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Death's Fences essay
Death's Fences essay
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Wilson wrote Fences in 1983 not only to address these concerns but also to prove to himself that he could raise a single character to a much grander scale. Initially he had no plans to write this riveting domestic drama, which ultimately won the most honors of any play in Broadway history, including a Tony for Best Play and a Pulitzer Prize. In fact, having already completed Ma Rainey's Black Bottom and Jitney!, he had intended to follow his own strategy, which was next to write Joe Turner's Come and Gone and then go on to complete The Piano Lesson. But Wilson listened to the advice of his circle of theatre professionals who encouraged him to bring some variety to the then well-populated and unwieldy patterns of construction familiar from Jitney! and Ma Rainey's Black Bottom. As a means of motivating the playwright to try his skills in other directions, they challenged him to write "a more commercial, conventional play with one main character and others supporting him" ( Watlington110). Such a play would test Wilson's skills at vivifying a complex character as successfully as he had drawn the enigmatic, one-dimensional figures of his earlier plays.

While still basking in the confidence gained from the success of Ma Rainey, Wilson accepted this challenge, assuring his chorus of theatrical cheerleaders that he could write such a play, but lingering doubt surfaced when he was alone with only a pen, a pad, and his thoughts. He remembered thinking, "After telling people that I knew how to write that kind of play, I asked myself "Do I really know how to write that kind of play? So I wrote Fences in answer to the challenge that I'd given myself" ( Watlington110). And just as Ma Rainey's Black Bottom quieted those who doubted Wilson as a serious playwright, Fences silenced those who feared his dramatic range had become predictable and limited In this attempt to write a better play than Ma Rainey's Black Bottom, Wilson decided to turn to the black family unit for his material. With the natural unity provided by the family structure, he could more easily focus upon a single character rather than divide the play's emphasis among a gathering of different personalities. eventually the domestic drama set in "a middle American urban industrial city" ( Fxviii) generated a protagonist as full-blown as any of Shakespeare's tragic heroes or villains. Troy Maxson, the tyrant of a father and the doting yet unfaithful husband, commands a full range of emotions from pity to disgust. His family and all other characters pale beside his boisterous elocutions and selfish codes of behavior.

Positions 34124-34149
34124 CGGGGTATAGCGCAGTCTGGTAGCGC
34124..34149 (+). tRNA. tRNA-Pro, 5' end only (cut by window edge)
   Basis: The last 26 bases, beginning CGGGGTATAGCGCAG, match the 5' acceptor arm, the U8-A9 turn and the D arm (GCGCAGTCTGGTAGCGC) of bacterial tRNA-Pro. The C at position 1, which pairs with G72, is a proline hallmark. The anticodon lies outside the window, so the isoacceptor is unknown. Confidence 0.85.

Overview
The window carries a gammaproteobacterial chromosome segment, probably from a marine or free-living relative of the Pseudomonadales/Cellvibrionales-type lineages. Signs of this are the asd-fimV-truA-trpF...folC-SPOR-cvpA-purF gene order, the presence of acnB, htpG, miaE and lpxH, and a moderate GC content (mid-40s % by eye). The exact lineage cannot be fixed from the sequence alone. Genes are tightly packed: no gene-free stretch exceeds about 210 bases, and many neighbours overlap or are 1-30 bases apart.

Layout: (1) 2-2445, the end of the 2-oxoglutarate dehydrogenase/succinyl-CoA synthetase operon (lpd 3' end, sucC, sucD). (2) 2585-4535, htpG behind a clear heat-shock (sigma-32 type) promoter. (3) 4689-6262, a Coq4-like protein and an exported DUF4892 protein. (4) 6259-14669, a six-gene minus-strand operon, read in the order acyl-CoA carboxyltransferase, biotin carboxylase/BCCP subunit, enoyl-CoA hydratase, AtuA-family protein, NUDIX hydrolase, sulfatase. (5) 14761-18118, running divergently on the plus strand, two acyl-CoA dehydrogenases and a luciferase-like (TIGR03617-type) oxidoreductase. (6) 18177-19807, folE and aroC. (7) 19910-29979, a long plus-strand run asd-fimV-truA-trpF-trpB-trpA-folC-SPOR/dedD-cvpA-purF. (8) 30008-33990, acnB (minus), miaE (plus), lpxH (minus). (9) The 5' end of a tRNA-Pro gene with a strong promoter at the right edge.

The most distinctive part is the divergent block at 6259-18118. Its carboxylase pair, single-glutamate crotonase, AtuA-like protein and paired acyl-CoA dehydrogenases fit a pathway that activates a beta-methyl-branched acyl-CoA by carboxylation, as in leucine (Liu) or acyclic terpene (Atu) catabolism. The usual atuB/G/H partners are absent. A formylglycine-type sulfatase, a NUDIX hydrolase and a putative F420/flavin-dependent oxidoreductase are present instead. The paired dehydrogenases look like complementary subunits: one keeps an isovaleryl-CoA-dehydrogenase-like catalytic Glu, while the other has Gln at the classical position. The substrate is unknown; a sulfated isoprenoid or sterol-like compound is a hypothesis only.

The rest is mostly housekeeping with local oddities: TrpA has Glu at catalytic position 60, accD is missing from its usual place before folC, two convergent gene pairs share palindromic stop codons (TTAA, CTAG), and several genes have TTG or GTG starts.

As was the case with each of his previous history chronicles, Fences, set in 1957, grew out of Wilson's desire to revisit the past in an effort to reexamine the behavior of blacks in various conflicted positions. Yet unlike Ma Rainey's Black Bottom, Fences does not hearken as far back as Africa. Instead, the play presents a portrait of three generations of black men whose roots converge in a brutish sharecropper of the Reconstruction era. His son, Troy Maxson, is a pivotal force; he is a fifty-three-year old garbage collector of the late 1950s who still can recall ugly images of life under the iron rule of a frustrated, defeated father of the early 1900s. At the same time, Troy tries the best way he knows how to direct the course of his own son's life away from the negative influence of the boy's ancestors. Here, Wilson is concerned with a more immediate cultural heritage--one that involves voices from the past not as far removed as one's African ancestors but relatives who exist more immediately in the mind's eye. ...

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